Robert Browning: A Brief Biography

By Dr. James Sexton Lecturer in English Literature Specialist in Modern, Renaissance, and Utopian/Dystopian Literatures Camosun College Robert Browning was born on May 7, 1812, in Camberwell, England. His mother was an accomplished pianist and a devout evangelical Christian. His father worked as a bank clerk and was also an artist, scholar, antiquarian, and collector of[…]

‘Lines that Speak’: The Gaidinliu Notebooks as Language, Prophecy, and Textuality

Bihu dancers in Assam, India / Wikimedia Commons By Dr. Arkotong Longkumer Lecturer in Religious Studies University of Edingburgh 6:2 (2016) Abstract This article navigates my experience of returning copies of the “Gaidinliu notebooks” from the Pitt Rivers Museum (Oxford) to the Zeme Nagas of Assam, India. The notebooks were confiscated in 1932 by the[…]

The History of Smallpox – ‘The Speckled Monster’ – from 1600 to 1977

Smallpox hits the Aztecs, from the Florentine Codex, Book 12, 16th century / Biblioteca Medicea-Laurenziana, Florence Lecture by Dr. Frank Snowden / 02.01.2010 Andrew Downy Orrick Professor History and History of Medicine Yale University Smallpox, Not Plague Introduction   Smallpox (left) and Plague (right) / Wikimedia Commons Plague was a bacterial disease. Smallpox instead is[…]

Early Medieval Monasticism

Benedictine Abbey of Cluny, founded 910 CE by William I (Duke of Aquitaine), Burgundy / Wikimedia Commons Lecture by Dr. Paul H. Freedman / 10.19.2011 Chester D. Tripp Professor of History Chair, History of Science and Medicine Program Yale University Introduction to Monasticism Manuscript illustration of Saint Benedict handing the Benedictine Order Rule to his[…]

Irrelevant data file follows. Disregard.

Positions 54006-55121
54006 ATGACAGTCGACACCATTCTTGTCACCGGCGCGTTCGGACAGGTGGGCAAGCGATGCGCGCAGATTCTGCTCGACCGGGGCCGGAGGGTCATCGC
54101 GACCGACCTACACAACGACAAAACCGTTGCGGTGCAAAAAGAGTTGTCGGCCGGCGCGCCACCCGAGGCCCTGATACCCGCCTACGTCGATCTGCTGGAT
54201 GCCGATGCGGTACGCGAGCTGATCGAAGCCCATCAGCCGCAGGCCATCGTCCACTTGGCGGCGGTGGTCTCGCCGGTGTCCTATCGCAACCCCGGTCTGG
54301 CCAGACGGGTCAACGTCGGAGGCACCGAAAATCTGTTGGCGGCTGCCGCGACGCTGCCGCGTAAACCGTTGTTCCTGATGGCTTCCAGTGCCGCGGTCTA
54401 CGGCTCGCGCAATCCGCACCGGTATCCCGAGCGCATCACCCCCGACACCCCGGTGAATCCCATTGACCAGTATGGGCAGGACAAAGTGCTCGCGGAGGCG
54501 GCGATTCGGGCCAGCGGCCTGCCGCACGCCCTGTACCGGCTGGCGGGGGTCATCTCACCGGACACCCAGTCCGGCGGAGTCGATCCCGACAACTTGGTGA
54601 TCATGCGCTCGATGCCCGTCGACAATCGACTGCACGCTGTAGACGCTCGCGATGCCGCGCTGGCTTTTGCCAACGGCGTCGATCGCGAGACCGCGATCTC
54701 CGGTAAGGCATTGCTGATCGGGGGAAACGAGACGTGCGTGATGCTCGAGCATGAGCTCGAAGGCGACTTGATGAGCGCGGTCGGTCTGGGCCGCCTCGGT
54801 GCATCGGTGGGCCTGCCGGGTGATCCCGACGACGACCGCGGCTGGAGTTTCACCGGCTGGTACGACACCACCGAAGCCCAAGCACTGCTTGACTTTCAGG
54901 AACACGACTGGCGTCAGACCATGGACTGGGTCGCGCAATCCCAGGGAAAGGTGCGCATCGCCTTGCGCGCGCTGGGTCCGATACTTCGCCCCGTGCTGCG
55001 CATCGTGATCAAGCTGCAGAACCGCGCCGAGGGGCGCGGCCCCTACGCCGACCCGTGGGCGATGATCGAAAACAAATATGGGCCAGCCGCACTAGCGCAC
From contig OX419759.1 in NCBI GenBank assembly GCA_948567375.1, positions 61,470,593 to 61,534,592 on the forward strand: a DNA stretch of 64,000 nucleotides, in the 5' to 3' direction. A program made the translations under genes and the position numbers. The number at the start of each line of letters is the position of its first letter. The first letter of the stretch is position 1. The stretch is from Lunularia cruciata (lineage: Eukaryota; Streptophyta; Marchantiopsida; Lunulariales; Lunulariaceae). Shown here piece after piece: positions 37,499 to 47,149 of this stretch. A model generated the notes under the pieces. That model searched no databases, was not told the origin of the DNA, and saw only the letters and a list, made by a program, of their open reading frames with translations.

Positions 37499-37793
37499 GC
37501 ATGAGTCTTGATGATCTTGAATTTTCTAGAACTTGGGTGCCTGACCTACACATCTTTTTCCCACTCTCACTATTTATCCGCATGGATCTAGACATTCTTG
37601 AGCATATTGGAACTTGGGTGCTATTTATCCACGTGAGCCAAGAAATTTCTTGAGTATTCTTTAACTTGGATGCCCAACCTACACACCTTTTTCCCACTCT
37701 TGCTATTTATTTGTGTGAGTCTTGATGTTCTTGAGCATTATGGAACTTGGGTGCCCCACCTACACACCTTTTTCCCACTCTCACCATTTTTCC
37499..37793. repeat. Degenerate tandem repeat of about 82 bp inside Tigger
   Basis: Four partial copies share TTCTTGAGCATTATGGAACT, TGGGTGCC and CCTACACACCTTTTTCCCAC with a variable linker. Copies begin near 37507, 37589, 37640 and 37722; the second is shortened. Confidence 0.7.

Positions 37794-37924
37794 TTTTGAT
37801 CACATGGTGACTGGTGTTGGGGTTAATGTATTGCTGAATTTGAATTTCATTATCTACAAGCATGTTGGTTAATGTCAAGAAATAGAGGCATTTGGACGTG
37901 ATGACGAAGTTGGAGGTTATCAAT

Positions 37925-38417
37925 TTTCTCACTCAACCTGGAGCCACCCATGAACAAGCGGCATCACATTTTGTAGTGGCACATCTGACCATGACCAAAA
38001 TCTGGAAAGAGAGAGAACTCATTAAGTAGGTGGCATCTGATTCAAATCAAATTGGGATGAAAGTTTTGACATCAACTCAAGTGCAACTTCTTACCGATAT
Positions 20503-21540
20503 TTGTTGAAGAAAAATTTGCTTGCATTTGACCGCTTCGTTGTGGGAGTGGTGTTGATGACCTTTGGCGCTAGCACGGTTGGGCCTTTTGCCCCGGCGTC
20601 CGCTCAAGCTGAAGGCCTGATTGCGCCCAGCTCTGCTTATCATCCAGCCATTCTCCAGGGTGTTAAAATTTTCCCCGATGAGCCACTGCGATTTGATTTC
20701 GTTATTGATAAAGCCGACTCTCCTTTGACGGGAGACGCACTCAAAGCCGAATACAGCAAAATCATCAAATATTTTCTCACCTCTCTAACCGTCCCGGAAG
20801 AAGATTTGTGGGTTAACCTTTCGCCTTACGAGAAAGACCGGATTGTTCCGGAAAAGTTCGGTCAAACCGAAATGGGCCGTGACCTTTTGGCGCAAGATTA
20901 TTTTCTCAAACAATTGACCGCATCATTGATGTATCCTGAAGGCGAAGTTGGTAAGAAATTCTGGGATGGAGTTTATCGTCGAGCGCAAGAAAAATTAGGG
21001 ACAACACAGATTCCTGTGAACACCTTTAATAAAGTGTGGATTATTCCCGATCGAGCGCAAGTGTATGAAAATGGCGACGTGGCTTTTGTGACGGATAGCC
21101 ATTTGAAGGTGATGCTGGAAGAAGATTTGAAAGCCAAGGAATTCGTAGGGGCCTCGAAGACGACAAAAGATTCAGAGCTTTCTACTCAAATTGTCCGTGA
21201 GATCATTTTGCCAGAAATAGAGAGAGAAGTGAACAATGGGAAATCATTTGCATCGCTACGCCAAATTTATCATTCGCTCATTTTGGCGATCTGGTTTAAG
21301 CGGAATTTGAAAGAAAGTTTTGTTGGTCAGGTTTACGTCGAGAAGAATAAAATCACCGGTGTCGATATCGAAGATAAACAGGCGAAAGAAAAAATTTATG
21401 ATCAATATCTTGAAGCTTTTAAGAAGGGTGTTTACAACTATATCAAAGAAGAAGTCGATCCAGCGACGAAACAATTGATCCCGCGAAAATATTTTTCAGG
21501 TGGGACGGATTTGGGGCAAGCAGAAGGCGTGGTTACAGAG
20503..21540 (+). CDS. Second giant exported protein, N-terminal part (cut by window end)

Discovering the Roman Provinces

The dining room (triclinium) of Herod’s Third Palace at Jericho with impressions of the stone inlays in the white-mud floor. / Courtesy of the Jericho and Cypros Expedition, the Hebrew University of Jerusalem/ by Zeev Radovan Lecture by Dr. Diana E.E. Kleiner / 02.28.2009 Dunham Professor, History of Art and Classics Yale University Corinth We[…]

Roman Toilets, Sanitation, and the Spread of Parasites

Archaeological evidence shows that intestinal parasites such as whipworm became increasingly common across Europe during the Roman Period, despite the apparent improvements the empire brought in sanitation technologies. 01.08.2016 The Romans are well known for introducing sanitation technology to Europe around 2,000 years ago, including public multi-seat latrines with washing facilities, sewerage systems, piped drinking[…]